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  • Writer's pictureJoanne Jacobs

The case for quizzes: Students learn more -- and feel less anxious

Timed tests are unpopular with progressive educators, writes Hechinger's Jill Barshay. They think they're stressful and reward the ability to perform under pressure rather than deep thinking.

But there's evidence that low-stakes testing improves learning -- and reduces anxiety.

Several meta-analyses, which summarize the evidence from many studies, have found higher achievement when students take quizzes instead of, say, reviewing notes or rereading a book chapter. Furthermore, practice tests and quizzes reduce test anxiety, concludes David Shanks, a professor of psychology and deputy dean of the Faculty of Brain Sciences at University College London.

Low-stakes tests put students in "the shallow end" of the swimming pool, he said. The next time they go a bit deeper.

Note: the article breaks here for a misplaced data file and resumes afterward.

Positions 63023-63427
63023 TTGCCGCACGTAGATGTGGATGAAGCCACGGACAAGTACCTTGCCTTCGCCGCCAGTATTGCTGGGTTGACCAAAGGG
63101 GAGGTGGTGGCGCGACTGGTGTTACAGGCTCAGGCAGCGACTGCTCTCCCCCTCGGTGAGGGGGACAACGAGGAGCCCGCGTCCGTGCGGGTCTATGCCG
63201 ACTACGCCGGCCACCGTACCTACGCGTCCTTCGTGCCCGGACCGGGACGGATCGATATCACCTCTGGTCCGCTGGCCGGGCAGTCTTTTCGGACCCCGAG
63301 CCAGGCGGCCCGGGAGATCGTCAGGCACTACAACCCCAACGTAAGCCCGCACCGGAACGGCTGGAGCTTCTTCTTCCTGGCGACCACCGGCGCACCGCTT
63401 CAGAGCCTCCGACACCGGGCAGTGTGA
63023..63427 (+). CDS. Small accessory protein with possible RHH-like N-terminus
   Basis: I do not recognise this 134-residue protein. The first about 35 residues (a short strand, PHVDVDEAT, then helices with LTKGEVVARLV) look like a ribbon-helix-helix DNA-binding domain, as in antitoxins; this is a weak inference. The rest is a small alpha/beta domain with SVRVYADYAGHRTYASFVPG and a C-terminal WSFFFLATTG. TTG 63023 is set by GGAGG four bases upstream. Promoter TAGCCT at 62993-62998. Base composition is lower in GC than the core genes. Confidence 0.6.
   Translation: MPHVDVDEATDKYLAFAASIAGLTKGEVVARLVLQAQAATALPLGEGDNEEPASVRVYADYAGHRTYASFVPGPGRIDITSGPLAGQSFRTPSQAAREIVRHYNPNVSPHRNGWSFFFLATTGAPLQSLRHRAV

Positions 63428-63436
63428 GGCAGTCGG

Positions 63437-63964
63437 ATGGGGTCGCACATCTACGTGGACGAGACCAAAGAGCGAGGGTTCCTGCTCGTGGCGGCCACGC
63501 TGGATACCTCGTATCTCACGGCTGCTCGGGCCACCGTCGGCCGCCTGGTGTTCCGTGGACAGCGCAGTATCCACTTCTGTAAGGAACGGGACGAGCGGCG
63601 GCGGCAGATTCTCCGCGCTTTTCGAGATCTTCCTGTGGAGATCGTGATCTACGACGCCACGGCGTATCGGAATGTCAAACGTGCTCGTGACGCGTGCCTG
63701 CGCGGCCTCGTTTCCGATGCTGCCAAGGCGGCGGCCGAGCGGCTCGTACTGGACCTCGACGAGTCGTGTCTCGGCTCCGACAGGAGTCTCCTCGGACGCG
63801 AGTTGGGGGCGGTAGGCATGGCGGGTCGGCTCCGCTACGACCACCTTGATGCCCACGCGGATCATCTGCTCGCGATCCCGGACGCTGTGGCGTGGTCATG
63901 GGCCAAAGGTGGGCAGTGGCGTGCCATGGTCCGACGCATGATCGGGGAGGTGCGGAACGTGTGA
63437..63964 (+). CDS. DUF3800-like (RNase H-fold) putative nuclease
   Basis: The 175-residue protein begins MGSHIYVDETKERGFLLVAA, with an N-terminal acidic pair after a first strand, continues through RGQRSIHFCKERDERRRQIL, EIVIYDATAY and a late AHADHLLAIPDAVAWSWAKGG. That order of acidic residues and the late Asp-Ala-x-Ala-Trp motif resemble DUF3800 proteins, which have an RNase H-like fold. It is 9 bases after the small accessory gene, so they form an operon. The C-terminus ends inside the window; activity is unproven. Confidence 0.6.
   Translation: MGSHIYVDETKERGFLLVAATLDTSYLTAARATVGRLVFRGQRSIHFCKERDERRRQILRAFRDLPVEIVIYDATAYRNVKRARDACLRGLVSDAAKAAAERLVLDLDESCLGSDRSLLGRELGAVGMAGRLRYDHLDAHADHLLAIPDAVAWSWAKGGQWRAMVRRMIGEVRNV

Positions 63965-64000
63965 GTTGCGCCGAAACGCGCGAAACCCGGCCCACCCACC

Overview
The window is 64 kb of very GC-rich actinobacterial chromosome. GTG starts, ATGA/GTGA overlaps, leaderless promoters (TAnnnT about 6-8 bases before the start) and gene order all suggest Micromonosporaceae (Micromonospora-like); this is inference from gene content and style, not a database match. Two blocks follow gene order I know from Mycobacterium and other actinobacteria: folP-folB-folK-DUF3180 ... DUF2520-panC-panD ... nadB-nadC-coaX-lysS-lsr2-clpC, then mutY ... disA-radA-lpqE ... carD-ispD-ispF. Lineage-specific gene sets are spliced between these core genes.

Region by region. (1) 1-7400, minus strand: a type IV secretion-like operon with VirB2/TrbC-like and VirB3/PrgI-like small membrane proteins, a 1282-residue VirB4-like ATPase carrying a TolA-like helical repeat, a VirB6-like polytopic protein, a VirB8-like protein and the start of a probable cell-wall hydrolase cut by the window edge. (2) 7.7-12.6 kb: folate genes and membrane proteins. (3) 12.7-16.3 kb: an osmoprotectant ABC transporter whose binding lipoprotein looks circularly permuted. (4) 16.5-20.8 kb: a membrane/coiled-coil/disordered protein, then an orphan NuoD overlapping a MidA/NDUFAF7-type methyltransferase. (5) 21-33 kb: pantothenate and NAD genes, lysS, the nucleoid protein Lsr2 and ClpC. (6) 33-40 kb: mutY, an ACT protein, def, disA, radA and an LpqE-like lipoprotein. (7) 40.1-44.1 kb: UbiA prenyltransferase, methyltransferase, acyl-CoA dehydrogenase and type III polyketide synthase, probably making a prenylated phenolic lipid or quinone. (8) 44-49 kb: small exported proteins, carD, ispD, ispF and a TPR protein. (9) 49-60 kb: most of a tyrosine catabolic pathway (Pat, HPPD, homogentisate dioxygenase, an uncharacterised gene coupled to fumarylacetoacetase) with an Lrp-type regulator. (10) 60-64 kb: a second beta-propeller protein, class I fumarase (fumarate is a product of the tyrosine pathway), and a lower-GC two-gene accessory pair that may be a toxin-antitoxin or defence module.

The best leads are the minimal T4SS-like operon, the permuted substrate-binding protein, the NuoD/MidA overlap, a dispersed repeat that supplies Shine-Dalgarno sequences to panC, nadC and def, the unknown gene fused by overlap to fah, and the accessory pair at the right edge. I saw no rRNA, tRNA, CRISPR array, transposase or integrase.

It's not clear whether students learn to tolerate testing through exposure or whether their less anxious because they've learned more, Barshay writes.

Competency alone isn't enough, Shanks believes. “We know that many high achieving students get very anxious,” he said. “So it can’t just be that your anxiety goes down as your performance goes up.”

To minimize test anxiety, Shanks suggests ungraded practice tests or tests with multiple retakes, and "gamified quizzes."

Students learn more from difficult practice tests, but also experience more anxiety, he told Barshay. He's seeking the "sweet spot" where tests are hard enough but not too hard.

I think a lot of the opposition to testing comes from people who don't want to hear bad news. They don't know how to use data to improve instruction. It's so much easier to kill the messenger.

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